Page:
Just cook and get on with it

By: Judy Davie - The Food Coach

It has to be said that there are times when I read food bloggers banging on with lengthy descriptions about a meal they've eaten or made, the love they poured into it which transcended them to another time where ….. blah blah blah…and I feel mildly irritated.

Which is quite hypocritical because over the years I'm sure I've written stuff like that myself.

Today let's talk about how it really is.

There are plenty of times where I don't make food with love and I don't have time to "feel the food in my hands and give it the attention it deserves" (that irritating line was from something I read a few minutes ago which gave fuel to this article.

Sometimes I really can't be bothered to cook but do so because my partner comes home at the end of the day hungry and he needs to be fed. (Today's recipe is an example of that but I hope you enjoy it anyway). I also cook because I know if I don't I'll get hungry later and grab something that's quick and unbalanced and because whatever that is will not meet my body's nutritional requirements I'll probably want to eat something else. And at the end of the day I won't feel as good as I'd have felt had I made a nourishing meal in the first place. Experience teaches us that.

A scientist friend of mine has a theory that once the body gets all the nutrition it needs from food, it doesn't seek kilojoules elsewhere and while I haven't seen much written on the subject, if my personal survey of one is anything to go by, I'd have to agree. When I don't eat well I tend to scratch around looking for something else to eat. With a good meal inside me I don't.

Is it the same with you?

When we have the time to cook it's lovely to get carried away in the romance of food and the relationship we have with certain dishes from our past and the stories we can attach to how we sourced the ingredients. Most other times we just dash to the shops, buy what we need and get home in time to cook something that everyone likes well enough to eat which nourishes the body. It's pragmatic but it's the approach our parents and grandparents would have had because they had no other choice than just cook every day.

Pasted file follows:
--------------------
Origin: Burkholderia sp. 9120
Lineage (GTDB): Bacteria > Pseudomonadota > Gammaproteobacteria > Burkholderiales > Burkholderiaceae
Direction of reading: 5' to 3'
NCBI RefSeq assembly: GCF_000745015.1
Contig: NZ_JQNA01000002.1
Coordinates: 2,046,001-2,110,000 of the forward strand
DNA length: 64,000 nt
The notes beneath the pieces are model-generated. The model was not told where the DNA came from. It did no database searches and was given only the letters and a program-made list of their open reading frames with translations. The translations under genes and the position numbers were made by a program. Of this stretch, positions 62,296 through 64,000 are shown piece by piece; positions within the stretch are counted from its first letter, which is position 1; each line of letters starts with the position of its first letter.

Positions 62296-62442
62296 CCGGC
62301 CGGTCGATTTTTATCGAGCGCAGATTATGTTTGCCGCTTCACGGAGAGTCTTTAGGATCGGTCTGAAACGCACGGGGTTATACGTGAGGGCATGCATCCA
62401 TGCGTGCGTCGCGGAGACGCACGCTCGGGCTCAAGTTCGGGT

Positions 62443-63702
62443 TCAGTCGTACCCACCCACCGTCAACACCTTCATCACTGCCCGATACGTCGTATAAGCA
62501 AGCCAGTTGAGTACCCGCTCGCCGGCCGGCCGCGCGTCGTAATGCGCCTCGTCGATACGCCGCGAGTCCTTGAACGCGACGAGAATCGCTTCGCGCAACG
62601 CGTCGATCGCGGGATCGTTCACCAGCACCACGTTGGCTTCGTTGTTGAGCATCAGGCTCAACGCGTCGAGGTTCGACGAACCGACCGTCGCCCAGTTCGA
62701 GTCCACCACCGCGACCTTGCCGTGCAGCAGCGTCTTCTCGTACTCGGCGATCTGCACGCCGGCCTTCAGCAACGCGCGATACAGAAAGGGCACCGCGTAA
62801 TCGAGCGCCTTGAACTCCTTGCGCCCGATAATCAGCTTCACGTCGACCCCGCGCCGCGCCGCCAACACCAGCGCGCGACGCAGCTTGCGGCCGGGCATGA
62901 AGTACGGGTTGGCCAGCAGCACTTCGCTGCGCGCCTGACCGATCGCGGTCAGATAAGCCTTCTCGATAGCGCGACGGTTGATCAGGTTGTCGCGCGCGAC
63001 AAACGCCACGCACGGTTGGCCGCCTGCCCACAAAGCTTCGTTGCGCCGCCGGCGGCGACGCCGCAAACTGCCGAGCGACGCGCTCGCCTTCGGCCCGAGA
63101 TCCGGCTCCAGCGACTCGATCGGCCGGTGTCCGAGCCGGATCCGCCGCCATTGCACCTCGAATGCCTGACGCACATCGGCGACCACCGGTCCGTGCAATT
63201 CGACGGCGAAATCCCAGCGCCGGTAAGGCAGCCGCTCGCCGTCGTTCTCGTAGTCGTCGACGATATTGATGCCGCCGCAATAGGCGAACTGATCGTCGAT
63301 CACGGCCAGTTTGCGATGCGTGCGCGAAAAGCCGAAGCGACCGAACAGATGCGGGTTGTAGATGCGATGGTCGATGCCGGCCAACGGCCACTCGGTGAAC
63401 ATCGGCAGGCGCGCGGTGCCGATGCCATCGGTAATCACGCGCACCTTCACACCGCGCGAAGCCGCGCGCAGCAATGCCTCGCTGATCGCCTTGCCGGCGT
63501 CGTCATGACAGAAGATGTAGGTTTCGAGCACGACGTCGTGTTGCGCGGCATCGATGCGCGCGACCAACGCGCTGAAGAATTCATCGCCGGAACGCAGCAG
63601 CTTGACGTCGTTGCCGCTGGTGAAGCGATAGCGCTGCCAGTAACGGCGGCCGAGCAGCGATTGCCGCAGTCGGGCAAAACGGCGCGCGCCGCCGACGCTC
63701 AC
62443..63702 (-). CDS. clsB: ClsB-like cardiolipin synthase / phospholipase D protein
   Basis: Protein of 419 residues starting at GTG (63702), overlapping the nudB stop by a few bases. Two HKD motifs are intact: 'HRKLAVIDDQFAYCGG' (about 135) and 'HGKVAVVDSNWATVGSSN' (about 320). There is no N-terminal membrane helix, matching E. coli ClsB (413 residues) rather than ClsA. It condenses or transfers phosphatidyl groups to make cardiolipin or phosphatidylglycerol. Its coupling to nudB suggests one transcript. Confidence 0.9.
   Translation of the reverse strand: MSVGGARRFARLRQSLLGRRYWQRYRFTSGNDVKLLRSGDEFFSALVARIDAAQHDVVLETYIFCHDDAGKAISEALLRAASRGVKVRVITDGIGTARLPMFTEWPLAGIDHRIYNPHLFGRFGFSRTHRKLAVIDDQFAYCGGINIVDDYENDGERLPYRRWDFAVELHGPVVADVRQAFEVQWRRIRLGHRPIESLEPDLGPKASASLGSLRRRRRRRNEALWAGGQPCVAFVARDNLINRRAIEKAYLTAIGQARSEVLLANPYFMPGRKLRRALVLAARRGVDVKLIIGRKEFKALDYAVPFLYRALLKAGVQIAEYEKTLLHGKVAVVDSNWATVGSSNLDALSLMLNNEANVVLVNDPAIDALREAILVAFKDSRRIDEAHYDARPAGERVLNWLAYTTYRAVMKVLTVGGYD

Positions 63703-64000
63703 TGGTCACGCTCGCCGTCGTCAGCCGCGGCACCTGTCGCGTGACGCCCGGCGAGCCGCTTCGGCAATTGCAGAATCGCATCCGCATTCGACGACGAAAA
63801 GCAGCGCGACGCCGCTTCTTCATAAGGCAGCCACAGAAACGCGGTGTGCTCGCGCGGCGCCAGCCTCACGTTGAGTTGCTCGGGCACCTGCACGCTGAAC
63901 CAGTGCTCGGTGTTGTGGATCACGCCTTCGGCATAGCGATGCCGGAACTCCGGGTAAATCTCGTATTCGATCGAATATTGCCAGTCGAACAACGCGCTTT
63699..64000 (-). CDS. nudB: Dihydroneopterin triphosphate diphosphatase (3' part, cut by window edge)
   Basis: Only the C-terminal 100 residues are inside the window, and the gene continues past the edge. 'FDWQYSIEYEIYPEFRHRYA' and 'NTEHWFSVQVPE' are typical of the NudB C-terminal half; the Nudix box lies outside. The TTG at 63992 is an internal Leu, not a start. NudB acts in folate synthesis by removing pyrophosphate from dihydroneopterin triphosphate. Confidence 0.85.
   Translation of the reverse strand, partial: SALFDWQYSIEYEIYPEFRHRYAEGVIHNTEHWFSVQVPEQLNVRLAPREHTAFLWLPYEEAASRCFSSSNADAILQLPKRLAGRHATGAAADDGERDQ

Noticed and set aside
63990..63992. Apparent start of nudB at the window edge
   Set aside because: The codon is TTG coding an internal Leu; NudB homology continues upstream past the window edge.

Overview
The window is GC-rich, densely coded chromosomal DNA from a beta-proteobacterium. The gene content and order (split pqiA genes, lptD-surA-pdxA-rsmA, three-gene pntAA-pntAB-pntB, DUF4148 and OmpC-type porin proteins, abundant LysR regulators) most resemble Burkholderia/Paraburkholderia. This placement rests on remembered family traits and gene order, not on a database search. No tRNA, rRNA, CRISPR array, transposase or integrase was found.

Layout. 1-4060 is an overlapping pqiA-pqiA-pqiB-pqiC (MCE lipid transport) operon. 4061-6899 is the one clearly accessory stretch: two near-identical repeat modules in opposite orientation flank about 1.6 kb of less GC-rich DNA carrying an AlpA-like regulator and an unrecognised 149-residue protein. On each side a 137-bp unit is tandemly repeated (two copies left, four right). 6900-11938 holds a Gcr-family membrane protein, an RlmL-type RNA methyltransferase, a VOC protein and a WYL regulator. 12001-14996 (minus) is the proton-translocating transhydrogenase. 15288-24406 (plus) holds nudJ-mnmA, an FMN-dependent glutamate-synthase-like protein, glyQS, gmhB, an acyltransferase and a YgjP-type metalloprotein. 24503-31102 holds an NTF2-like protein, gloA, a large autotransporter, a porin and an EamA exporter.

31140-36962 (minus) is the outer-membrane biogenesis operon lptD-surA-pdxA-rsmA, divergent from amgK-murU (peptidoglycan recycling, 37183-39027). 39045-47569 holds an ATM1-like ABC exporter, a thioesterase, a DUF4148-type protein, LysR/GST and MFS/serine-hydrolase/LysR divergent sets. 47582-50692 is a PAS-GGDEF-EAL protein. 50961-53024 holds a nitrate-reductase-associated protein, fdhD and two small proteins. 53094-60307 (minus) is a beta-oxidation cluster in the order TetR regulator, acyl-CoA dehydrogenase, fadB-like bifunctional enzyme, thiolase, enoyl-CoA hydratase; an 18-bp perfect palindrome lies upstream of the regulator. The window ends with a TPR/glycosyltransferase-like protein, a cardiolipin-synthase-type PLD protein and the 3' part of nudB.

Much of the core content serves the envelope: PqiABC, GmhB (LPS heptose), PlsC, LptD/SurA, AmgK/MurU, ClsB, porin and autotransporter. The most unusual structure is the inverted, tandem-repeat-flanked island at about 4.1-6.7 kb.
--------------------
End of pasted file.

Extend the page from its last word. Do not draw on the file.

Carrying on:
Today we have fast food, takeaway food, cheap, mid-range and expensive restaurants, and any amount of packaged food that enables us to wriggle out of making meals when we don't feel like it: None of it nourishes the body the way fresh food does. Were there such a word you could say many of the alternatives to making your own "denourish" the body.

Romancing food has come about - I think - as a way to "sell" the wonders of cooking. It's an attempt to make people feel they are missing out when don't enjoy relishing in everything associated with food and cooking. I understand why people try to make it sound like they're having an affair with whatever they put on a plate - who wouldn't want what they're having when they put it that way - but I can't buy it or pay into it at the moment, Christmas is round the corner and I'm too busy.

Regardless of whether you have limited time and/or inclination for the romantic idea of food, for your own good health and the health of those you cook for, you still have to make the time to make it.

We all have to eat and we function better with fresh natural food. The recipes in The The Greengrocer's Diet were designed to be quick, easy and nourishing and the ingredients were chosen because they were easy to source. Try to make The Greengrocer's Diet the diet that becomes your way of life because these recipes are about as easy as it gets without allowing ease to compromise health.

And so, while I type I am wondering what vegetables are in the fridge and what else I need, whether we should have meat, chicken or fish, when I'm going to get to the shops and how I'm going to make it with a broken cooktop.

Speaking of which, where is that damn plumber who said he'd be here on Friday to fix it.


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